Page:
The Bypass Tunnel Update, or Is There Light at the End of the Tunnel?

So where does Barton Creek go when it gets to Barton Springs Pool?  It disappears into the sidewalk beneath your feet on the north side of the Pool into a structure known as the Bypass Tunnel or BT. In its entire 35 plus year history, it has had little or no major maintenance, has endured countless floods, use and abuse, but still it survives, and looks pretty darn good from the topside. When the Barton Springs Pool Master Plan was created, $250,000 was set aside for maintenance of the BT based primarily on its good looks on the outside.

But go inside the BT and the story changes.  It is then that you realize that it is an aging, cracking, 35 year old leaking tunnel that is full of holes which drain the pool and threaten the salamander. It was clear that the BT was going to need more than a facelift. In 2009 the City of Austin commissioned the engineering firm PKA to develop various options, including total replacement.  FBSP representatives attended many public meetings that year to provide input on the various options until a final option was selected, to the tune of $3.5 million.  Everything seemed to be going fine, when suddenly sometime in the summer/fall of 2010, the City of Austin (COA) pulled the plug on the final option and hit the restart button, do not pass go, go back to square one.
Continue reading “The Bypass Tunnel Update, or Is There Light at the End of the Tunnel?”

President’s Report

Restoring the rotunda entrance, preserving the tree court

by Robin Cravey

Sketch of restored rotunda entrance

From the first days that we  began advocating for repairs and improvements at the pool, one restoration has stood out. Moving the main entrance back to the central rotunda fires the imagination. Now, as we work on the general grounds improvements, is the time to make that move. And it won’t cost much.

Soon members of FBSP and BSPCC will begin a capital campaign to raise money to move the entrance.  It could cost $100,000. We’re going to need help. If you want to lend a hand (or contribute!) email me at

The plan to restore the entrance is simple. Cashiers would receive money at the glass windows in front. Swimmers would enter through a new door in the front wall to the left of the rotunda, then amble through the middle of the rotunda and out the glass doors at the back.  They would arrive outside between the two dressing rooms.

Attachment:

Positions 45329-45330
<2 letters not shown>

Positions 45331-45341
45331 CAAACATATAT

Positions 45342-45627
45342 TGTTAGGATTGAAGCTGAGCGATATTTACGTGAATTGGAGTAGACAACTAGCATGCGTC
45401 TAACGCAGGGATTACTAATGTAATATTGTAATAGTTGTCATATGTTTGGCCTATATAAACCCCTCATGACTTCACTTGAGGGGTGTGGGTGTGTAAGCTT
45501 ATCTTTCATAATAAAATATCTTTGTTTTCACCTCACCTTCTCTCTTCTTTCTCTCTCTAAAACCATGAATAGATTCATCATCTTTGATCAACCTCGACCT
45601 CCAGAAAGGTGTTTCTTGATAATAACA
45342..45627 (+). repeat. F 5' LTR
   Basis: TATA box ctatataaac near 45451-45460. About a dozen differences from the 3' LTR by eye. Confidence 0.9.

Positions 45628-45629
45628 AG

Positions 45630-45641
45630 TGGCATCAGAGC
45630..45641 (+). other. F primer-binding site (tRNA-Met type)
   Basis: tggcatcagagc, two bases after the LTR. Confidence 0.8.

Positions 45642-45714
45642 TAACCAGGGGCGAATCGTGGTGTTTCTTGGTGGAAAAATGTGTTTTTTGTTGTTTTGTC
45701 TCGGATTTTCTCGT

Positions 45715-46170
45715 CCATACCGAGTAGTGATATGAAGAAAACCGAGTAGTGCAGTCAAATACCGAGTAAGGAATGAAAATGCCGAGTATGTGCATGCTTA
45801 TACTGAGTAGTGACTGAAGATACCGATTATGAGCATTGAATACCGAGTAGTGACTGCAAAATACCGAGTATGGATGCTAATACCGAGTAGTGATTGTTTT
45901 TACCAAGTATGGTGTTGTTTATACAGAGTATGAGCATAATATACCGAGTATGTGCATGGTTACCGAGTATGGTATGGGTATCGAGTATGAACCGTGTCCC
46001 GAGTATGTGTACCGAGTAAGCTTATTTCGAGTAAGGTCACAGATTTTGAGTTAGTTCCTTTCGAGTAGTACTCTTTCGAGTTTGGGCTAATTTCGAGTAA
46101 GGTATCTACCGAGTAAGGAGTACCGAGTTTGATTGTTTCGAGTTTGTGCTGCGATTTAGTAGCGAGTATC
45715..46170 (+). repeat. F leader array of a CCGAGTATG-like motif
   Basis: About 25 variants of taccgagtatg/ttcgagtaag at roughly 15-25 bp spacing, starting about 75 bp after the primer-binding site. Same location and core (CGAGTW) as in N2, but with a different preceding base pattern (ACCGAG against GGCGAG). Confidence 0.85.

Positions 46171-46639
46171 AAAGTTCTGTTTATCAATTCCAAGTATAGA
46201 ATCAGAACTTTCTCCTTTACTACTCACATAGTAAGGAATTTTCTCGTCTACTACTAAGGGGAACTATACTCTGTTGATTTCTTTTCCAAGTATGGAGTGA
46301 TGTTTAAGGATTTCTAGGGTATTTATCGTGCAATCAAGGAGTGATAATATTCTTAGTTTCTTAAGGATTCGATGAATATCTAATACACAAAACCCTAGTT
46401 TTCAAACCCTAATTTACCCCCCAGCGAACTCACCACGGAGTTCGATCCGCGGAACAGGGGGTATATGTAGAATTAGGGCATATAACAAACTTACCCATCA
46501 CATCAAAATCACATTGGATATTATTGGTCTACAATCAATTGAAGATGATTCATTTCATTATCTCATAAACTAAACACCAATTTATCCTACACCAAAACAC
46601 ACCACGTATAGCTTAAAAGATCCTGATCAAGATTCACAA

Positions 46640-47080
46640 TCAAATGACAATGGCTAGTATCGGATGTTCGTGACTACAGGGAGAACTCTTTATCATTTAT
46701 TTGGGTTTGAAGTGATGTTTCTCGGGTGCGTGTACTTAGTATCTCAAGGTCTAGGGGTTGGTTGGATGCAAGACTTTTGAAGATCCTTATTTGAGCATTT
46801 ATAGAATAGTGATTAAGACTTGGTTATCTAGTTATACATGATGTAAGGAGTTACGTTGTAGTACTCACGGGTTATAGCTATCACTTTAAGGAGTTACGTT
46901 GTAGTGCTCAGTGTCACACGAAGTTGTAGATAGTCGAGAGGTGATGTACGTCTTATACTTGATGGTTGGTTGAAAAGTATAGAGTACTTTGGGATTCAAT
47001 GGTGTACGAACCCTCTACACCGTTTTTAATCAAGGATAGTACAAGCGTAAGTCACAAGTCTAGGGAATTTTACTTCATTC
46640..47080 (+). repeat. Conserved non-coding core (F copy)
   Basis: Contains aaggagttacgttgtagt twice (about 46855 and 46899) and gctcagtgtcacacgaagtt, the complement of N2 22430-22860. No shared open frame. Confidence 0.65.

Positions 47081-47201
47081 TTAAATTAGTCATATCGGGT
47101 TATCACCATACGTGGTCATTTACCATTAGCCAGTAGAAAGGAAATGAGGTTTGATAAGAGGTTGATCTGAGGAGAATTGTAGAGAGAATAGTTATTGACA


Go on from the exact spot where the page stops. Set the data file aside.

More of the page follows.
This plan is a simplification of the master plan design, and it was sketched out by Emily Little. She is an architect, a member of the Austin Heritage Society, and a member of BSPCC.

Sketch of new entry

The benefits of this move are many.  Honoring the original grand design of the bathhouse, reducing long lines at the entrance, and improving the sense of place are all important.  But most important is removing the heavy foot traffic from the tree court. That will allow the tree court to change from a busy throughway to a more peaceful and natural place for enjoying the trees.

We are working with Parks Director Sara Hensley, the staff, council offices, and others to realize this goal. Its exciting.

Quick dips

The grounds improvements include many great projects.  They’re in design now.  Construction will begin later this year.  Total cost is projected at $2 million.  I’ve listed a few projects below.

  • Installing a new pump will allow the staff to use another high-pressure hose while cleaning the pool, giving us a cleaner pool.
  • Building an accessible trail from the south entrance to the pool deck will make it possible for parents with strollers and other mobility-impaired swimmers to use that entrance.
  • Burying the power lines and installing new lighting will add to the beauty of the pool.
  • Expanding the fenced area on the south side will make room for more swimmers and an improved layout.

Flood Debris Removal Project Underway

Pad for crane

The pool is now closed to all swimmers. The staging areas for equipment are established. The pad for the crane is in place. The protective pathway has been built. (See photographs of the construction setup.) The next step was installing the coffer dam, which is now in place. When the crane arrives, the real work begins. Removing accumulated flood debris from the pool is expected to take four weeks. The city is planning to reopen the pool by March 12th.  For background on this project, see last month’s article here.

Protective pathway for crane

President’s Report

Pool will close January 24th for flood debris removal.

by Robin Cravey

The flood debris in the Pool almost began to seem like the weather.  As Mark Twain said, everyone talks about it, but no one does anything about it.  But that’s about to change.

City Parks Dept. staff will give the contractor the go-ahead on January 17th.  The Pool will close to swimmers on January 24th and open again by March 12th.  When it opens, the giant slug of rocks, gravel, sludge, and stuff that raises the deep end bottom from 12 feet to 6 feet will be gone!  The bottom will be 12 feet deep again!

The process will be fascinating, and we’ll be keeping a close eye on it.  The contractors will set up a crane at the top of the hill on the south side.  Workers will set up a coffer dam around the flood debris and dewater that area.  Then the crane will lift out the debris so that it can be trucked away.

Removing the flood debris is part of an overall effort to restore the pool to a more natural state.  In a natural free-flowing creek, the flood debris would be washed down the creek.  Instead, the dam that forms Barton Springs Pool traps the flood debris, and the flood debris acts as a second dam, trapping more flood debris.

The giant bulge grows inexorably, slowly filling the pool and increasing stagnation.  It also traps silt, building up a deep oozing sludge on the bottom behind its rocky wall.  When the pool is full of swimmers, they stir up the sediment, turning the water thickly murky.